Working Brief, issue 179, Nov. 2006, p.10-13
This new legislation is aimed at tackling the problem of worklessness and underemployment amongst the over-50s by outlawing age discrimination in the workplace. However, those over 50 seeking work are likely to be handicapped by a combination of poor health and low skills, which may prevent their getting a job even in the absence of age discrimination. They need support and training to facilitate their return to employment.
Working Brief, issue 179, Nov. 2006, p.25-27
In January 2006, City Strategies were formally proposed in the green paper on welfare reform as a new initiative to give service providers and local employment and skills partners the opportunity to form a consortium to develop local services to help priority groups enter employment. Consortia would present a case for any new “freedoms and flexibilities” they required to make significant inroads into local unemployment rates. The City Strategy aims to increase employment rates amongst disadvantaged groups, tackle child poverty and increase retention and advancement.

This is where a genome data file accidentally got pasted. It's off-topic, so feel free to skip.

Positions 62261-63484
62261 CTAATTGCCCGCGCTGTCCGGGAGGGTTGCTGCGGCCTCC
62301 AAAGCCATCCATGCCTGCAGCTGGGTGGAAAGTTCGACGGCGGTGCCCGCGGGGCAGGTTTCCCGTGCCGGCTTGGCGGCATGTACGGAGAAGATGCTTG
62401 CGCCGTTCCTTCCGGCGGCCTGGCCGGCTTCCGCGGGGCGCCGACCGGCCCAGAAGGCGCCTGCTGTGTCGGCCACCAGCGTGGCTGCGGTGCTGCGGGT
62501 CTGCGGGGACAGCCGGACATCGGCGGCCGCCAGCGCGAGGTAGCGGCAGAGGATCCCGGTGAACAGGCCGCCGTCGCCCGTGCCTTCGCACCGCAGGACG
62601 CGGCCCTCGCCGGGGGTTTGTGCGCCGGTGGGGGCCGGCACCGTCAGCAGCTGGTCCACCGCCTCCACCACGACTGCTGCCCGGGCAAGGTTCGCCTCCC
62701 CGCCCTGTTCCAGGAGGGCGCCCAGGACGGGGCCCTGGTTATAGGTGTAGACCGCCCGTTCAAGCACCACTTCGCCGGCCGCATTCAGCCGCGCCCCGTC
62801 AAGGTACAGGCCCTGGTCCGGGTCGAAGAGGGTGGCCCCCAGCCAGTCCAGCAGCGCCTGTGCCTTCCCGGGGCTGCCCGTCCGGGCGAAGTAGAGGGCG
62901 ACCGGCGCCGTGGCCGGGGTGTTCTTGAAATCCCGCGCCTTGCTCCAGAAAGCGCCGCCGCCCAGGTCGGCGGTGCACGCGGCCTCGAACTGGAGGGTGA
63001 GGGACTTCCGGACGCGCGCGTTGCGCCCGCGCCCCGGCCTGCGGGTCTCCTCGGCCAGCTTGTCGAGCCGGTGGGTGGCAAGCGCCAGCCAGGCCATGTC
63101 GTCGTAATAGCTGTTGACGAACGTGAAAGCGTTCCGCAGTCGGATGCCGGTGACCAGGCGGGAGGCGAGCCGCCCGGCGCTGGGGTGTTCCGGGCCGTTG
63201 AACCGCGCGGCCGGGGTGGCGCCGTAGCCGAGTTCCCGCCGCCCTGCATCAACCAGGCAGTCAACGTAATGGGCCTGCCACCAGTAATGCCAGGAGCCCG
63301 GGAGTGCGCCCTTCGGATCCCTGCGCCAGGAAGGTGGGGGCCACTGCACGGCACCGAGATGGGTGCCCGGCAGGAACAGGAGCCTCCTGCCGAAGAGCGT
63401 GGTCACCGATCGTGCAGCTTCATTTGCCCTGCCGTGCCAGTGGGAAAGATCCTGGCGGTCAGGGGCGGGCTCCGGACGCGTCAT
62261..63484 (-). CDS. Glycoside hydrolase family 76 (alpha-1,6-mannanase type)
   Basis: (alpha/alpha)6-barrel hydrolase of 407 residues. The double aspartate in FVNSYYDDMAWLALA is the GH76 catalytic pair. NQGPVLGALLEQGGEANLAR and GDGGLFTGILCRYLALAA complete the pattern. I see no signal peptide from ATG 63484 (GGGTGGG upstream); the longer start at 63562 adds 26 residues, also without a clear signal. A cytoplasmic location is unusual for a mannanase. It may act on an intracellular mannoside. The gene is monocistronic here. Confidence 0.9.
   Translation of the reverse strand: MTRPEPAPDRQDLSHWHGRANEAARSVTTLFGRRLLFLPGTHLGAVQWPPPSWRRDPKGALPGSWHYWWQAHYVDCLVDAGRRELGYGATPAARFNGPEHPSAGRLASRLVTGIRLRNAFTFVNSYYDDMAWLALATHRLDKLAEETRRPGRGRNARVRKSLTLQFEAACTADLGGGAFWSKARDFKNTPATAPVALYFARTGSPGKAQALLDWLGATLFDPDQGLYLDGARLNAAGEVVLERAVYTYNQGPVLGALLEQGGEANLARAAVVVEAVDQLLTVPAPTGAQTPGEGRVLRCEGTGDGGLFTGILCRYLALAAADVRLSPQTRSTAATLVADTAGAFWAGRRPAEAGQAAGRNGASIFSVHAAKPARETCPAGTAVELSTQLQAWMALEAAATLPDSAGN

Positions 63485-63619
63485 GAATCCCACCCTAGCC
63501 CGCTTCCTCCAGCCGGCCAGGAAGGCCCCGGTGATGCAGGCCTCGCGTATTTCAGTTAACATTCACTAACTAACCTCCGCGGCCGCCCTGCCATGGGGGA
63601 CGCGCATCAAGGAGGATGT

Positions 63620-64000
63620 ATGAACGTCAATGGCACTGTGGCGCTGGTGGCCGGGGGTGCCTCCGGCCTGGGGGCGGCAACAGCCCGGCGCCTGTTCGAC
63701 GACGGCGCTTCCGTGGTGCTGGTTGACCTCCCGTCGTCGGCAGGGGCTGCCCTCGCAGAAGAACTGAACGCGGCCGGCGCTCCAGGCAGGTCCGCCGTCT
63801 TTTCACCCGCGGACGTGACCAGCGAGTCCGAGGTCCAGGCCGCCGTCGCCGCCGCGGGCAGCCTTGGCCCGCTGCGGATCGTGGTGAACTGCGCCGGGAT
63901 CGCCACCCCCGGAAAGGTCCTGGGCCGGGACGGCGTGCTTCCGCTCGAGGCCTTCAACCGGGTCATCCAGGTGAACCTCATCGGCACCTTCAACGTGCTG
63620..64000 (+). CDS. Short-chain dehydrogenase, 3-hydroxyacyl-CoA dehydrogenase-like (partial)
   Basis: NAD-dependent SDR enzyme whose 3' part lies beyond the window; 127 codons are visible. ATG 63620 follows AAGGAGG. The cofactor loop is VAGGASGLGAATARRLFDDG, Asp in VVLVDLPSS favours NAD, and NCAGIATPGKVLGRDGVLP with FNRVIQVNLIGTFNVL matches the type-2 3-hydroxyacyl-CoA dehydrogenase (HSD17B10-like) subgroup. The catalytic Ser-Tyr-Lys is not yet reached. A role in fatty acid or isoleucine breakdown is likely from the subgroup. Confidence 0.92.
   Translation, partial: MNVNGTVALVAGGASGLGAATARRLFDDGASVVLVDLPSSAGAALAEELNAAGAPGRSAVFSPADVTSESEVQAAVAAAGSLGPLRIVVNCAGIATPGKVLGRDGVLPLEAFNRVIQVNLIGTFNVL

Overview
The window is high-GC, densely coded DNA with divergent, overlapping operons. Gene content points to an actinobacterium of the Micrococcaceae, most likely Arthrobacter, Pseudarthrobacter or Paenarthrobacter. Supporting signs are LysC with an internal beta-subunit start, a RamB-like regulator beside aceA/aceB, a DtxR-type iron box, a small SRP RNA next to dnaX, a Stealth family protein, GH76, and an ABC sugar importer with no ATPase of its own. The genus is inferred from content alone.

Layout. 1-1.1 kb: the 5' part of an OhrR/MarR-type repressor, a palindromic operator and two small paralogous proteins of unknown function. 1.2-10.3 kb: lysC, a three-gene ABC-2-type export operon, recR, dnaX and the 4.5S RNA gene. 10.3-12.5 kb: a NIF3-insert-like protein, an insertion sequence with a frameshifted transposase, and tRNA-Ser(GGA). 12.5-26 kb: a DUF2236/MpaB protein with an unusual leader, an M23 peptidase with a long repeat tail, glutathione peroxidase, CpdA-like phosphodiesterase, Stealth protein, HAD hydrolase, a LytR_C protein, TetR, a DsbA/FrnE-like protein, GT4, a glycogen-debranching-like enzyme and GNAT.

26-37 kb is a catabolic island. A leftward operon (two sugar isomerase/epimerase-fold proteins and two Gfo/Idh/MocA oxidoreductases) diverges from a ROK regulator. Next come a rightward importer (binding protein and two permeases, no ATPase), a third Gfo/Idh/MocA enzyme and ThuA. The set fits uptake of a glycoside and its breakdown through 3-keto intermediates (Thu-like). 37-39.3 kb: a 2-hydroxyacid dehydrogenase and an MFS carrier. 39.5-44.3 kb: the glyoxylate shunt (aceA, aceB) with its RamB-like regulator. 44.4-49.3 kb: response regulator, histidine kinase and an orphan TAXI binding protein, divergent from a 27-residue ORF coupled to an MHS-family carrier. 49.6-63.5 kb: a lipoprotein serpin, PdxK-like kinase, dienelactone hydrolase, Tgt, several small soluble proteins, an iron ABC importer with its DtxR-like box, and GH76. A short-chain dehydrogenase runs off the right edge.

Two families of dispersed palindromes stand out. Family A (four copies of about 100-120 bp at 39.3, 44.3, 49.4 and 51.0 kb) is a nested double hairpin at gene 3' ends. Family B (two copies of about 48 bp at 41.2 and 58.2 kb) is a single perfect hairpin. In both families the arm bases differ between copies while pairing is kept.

C. Duffill and D.-L. Hurrell
Local Economy, vol.21, 2006, p.429-438
The 2006 Green Paper, A New Deal for Welfare, proposed the creation of local consortia to raise employment rates in the most deprived areas through improved coordination of existing support and funding streams. In May 2006 the Department for Work and Pensions invited local authorities to bid for funding to set up local employment consortia through its Cities Strategy programme. This article reports the progress of one consortium based in the West Midlands.
Working Brief, issue 179, Nov. 2006, p.22-24
Some 40% of Incapacity Benefit claimants have a mental health problem. A key aim of the provisions of the Welfare Reform Bill published in July 2006 is to support them to return to work. This will require a significant change in the attitude of employers towards hiring people with a mental illness. The government’s Health, Work and Wellbeing Strategy launched in October 2005 is built on the premise that long-term unemployment is harmful to physical and mental health. It will promote the idea that work can be part of the solution to mental health problems, and aims to improve the provision of interventions to manage them, reducing relapses and prolonged periods of treatment.